Students and their dependent family members who were granted a student visa on or after 26 April 2008 have permission to work.
See: New permission to work arrangement for student visa holders (58KB PDF file)
Students and dependent family members who were granted a student visa before 26 April 2008 and have not yet applied for permission to work may only apply for permission to work after they have started their course in Australia.
See: How to apply for permission to work
Students and their dependent family members with permission to work must not undertake work until the main student visa holder has started their course in Australia. They are limited to 40 hours work per fortnight while their course is in session, but may work unlimited hours during formal holiday periods. Holders of a Postgraduate Research (subclass 574) visa who have started their course have unrestricted permission to work.
Student visa holders found to be working in excess of their limited work rights may be subject to visa cancellation.
Family members' permission to work
Family members who have permission to work can work up to 40 hours per fortnight once the main student visa holder has started the course of study.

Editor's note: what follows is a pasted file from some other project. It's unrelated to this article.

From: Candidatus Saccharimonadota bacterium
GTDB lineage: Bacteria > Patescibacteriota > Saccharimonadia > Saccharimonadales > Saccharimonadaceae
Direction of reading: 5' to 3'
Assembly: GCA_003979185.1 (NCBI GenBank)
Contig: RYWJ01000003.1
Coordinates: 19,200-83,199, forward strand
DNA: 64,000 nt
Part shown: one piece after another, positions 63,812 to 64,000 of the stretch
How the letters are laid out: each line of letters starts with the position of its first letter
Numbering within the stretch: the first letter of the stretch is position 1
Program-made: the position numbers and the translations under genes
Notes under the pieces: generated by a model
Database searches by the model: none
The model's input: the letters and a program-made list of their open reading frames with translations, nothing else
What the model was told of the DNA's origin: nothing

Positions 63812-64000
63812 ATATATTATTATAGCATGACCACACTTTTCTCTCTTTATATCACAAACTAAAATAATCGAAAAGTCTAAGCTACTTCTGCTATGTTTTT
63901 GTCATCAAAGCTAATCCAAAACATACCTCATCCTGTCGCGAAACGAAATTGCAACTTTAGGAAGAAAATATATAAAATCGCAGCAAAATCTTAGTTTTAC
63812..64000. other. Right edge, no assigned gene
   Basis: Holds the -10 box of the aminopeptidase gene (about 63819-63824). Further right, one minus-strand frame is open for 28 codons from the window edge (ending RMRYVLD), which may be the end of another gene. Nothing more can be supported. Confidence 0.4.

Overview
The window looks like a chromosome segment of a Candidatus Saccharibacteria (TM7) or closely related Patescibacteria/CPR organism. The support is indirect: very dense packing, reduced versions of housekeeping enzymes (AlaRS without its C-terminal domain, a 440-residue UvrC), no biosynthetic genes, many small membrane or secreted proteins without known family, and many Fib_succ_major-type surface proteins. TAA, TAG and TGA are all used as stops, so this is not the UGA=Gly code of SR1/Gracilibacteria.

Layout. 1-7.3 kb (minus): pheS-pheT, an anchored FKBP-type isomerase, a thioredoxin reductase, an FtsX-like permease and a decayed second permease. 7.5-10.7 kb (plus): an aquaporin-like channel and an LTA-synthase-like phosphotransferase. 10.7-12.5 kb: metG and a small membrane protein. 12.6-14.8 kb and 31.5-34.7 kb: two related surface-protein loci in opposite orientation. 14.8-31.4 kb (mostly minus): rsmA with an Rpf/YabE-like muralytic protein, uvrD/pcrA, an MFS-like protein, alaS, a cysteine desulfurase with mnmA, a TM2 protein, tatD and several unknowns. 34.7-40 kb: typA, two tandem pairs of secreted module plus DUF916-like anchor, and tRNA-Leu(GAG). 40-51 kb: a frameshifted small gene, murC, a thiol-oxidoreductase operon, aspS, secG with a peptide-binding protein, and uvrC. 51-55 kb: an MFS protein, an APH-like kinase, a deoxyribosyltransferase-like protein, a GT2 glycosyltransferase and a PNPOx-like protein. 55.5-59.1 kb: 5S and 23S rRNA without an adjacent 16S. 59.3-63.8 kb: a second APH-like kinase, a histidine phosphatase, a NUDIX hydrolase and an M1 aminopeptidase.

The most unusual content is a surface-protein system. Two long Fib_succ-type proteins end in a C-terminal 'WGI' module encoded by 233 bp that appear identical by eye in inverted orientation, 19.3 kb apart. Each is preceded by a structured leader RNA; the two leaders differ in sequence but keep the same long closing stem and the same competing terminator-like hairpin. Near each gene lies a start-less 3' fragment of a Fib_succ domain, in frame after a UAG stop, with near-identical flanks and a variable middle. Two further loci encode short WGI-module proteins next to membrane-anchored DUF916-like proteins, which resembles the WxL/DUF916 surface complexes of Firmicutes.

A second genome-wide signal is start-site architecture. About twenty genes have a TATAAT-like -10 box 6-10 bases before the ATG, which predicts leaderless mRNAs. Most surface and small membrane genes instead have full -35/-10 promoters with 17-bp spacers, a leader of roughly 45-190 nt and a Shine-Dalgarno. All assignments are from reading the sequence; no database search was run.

Where students are on a Higher Education (subclass 573) visa, Postgraduate (subclass 574) or AusAID and Defence (subclass 576) visa and have started a masters or doctorate course, any family member who has permission to work can do so for unlimited hours.
No extension of stay
Most Assessment Level 3 and all Assessment Level 4 students (except those in the schools sector) undertaking a course or courses of 10 months duration or less, are subject to a 'no further stay' condition. This condition generally prevents students from extending their stay in Australia, although they may apply for a Temporary Graduate (subclass 485) visa or a student visa with permission to work or a student visa with permission to work.
If an Assessment Level 3 student provides evidence of funds to cover a further 12 month stay, the 'no further stay' condition is no longer mandatory.